JetBlue Airways, Hawaiian Airlines and other U.S. passenger and cargo carriers are vehemently opposing a provision in the Senate tax bill that would mandate several foreign airlines to pay U.S. corporate taxes on part of their profits.
The three major U.S. carriers — Fort Worth-based American Airlines, Atlanta-based Delta Air Lines and Chicago-based United Airlines — are embroiled in a long-running trade row with Persian Gulf carriers Emirates Airline, Etihad Airways and Qatar Airways.
U.S. Sen. Johnny Isakson, R-Georgia, recently placed an amendment to the Senate tax overhaul bill that would necessitate the Gulf carriers to pay the U.S. corporate taxes. Isakson, who represents Delta’s home state, expressed that his proposal is geared to foster fairness and competition.
New York City-based low-cost carrier JetBlue (Nasdaq: JBLU) and Honolulu-based Hawaiian Airlines (Nasdaq: HA) joined cargo carriers New York-based Atlas Air Worldwide (Nasdaq: AAWW) and Memphis-based FedEx Corp. (NYSE: FDX) in voicing their disapproval to Isakson’s amendment.
The four carriers, which make up a coalition called U.S. Airlines for Open Skies, lobbied for Congress to repeal section 14505 of the Senate Tax Cuts and Jobs Act. The coalition made public a statement calling the provision “another poorly veiled attempt by Delta to shield itself from competition.”
“This special interest ploy was designed to hurt the Gulf carriers but would actually impact airlines from as many as 14 countries and territories, such as Jordan, Ethiopia and Malaysia,” the statement says. “In addition, the provision opens the door to retaliatory taxes that would harm U.S. airlines, particularly U.S. cargo carriers.”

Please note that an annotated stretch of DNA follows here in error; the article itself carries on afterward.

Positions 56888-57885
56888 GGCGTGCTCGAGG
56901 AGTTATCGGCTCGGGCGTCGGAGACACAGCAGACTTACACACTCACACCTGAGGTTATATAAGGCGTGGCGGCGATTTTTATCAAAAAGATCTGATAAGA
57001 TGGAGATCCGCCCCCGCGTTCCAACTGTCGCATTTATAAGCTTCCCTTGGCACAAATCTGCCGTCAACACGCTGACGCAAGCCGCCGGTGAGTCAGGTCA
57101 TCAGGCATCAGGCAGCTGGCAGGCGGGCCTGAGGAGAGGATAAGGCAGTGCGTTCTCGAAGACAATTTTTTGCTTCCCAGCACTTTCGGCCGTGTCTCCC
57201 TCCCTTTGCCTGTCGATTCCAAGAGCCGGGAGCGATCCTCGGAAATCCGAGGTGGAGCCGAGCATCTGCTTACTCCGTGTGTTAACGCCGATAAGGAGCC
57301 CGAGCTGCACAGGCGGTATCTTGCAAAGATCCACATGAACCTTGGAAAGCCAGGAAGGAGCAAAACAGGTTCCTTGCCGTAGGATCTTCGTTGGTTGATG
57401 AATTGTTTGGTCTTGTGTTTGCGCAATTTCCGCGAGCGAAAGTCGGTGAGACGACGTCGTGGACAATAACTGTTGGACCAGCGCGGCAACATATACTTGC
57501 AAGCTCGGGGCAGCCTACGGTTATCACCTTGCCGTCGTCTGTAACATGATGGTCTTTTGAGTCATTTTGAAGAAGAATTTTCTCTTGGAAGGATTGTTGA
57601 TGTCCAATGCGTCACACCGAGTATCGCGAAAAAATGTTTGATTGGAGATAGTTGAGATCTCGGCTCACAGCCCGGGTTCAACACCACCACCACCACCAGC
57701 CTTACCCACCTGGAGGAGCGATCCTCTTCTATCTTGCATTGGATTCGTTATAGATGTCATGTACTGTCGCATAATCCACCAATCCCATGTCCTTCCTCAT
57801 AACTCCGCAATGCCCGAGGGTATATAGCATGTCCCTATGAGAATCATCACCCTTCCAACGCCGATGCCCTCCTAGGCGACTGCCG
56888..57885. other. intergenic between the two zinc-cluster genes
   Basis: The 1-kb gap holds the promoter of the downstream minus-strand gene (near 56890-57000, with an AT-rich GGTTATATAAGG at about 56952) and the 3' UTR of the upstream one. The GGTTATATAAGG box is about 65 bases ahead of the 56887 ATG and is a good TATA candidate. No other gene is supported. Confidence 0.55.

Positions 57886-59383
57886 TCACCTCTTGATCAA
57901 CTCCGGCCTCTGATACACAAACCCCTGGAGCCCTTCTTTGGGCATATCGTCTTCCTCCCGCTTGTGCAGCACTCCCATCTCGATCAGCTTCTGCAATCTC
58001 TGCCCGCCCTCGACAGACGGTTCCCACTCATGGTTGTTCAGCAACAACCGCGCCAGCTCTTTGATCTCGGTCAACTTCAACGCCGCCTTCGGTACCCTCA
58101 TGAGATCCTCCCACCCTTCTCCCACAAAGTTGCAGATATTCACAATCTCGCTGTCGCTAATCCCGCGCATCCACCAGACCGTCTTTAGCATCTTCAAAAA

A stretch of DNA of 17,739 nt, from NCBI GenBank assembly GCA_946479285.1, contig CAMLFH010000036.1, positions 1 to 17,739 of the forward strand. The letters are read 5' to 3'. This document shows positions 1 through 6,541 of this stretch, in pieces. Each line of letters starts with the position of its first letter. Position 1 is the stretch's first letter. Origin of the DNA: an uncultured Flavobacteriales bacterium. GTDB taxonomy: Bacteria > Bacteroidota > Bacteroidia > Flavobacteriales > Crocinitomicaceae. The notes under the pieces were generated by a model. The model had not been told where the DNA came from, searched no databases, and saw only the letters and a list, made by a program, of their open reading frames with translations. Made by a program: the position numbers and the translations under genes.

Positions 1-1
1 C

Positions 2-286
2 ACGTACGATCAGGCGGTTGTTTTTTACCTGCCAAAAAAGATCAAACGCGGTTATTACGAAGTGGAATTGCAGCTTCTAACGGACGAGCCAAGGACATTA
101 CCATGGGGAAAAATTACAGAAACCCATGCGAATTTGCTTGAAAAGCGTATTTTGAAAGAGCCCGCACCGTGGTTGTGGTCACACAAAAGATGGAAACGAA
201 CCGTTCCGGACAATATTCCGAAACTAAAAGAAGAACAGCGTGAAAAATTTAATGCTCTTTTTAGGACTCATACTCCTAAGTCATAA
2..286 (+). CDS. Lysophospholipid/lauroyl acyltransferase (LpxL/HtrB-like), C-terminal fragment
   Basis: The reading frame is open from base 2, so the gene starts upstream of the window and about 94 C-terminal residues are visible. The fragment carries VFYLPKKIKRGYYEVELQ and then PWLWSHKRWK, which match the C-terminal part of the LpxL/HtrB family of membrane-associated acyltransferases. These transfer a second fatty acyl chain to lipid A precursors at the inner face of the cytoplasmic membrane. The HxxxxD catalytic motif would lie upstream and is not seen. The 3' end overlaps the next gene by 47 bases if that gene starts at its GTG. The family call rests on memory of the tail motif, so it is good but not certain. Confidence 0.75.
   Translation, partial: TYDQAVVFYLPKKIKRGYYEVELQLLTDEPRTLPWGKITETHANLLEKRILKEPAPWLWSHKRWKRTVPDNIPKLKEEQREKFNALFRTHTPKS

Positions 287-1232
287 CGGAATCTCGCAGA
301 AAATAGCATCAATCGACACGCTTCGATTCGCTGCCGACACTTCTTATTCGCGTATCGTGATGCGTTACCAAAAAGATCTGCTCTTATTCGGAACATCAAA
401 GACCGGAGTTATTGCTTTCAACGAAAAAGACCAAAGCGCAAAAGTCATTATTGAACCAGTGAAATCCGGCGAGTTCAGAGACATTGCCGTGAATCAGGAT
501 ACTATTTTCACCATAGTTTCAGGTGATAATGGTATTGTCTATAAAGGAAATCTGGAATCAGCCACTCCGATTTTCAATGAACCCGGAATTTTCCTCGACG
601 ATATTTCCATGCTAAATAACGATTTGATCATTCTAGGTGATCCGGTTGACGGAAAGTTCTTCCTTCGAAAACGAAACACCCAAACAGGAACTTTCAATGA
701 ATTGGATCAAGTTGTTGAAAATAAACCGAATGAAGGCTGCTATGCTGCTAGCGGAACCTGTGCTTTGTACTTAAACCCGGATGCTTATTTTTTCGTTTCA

“Delta appears unconcerned about the collateral damage of its multi-million dollar lobbying campaign but Congress should be,” the statement read.
In addition to Delta (NYSE: DAL), American Airlines Group Inc. (Nasdaq: AAL) Chief Executive Doug Parker has zealously accused the Gulf airlines of competing unfairly in the U.S. by receiving tens of billions of dollars in state subsidies. The Gulf airlines have denied such claims.
Under existing international agreements known as Open Skies agreements, most foreign carriers pay zero taxes on gross income they earn when they fly into the United States. U.S. carriers receive the same treatment when they fly into most foreign airports. Airlines still pay landing fees and other charges to land in foreign airports.
Challengers of Isakson’s amendment say it would basically destroy decades of precedent — which the U.S. has long backed — on the taxation of international aviation.
America’s three biggest airlines charge the Gulf carriers of allegedly violating Open Skies agreements by taking in more than $50 billion in state subsidies since 2004.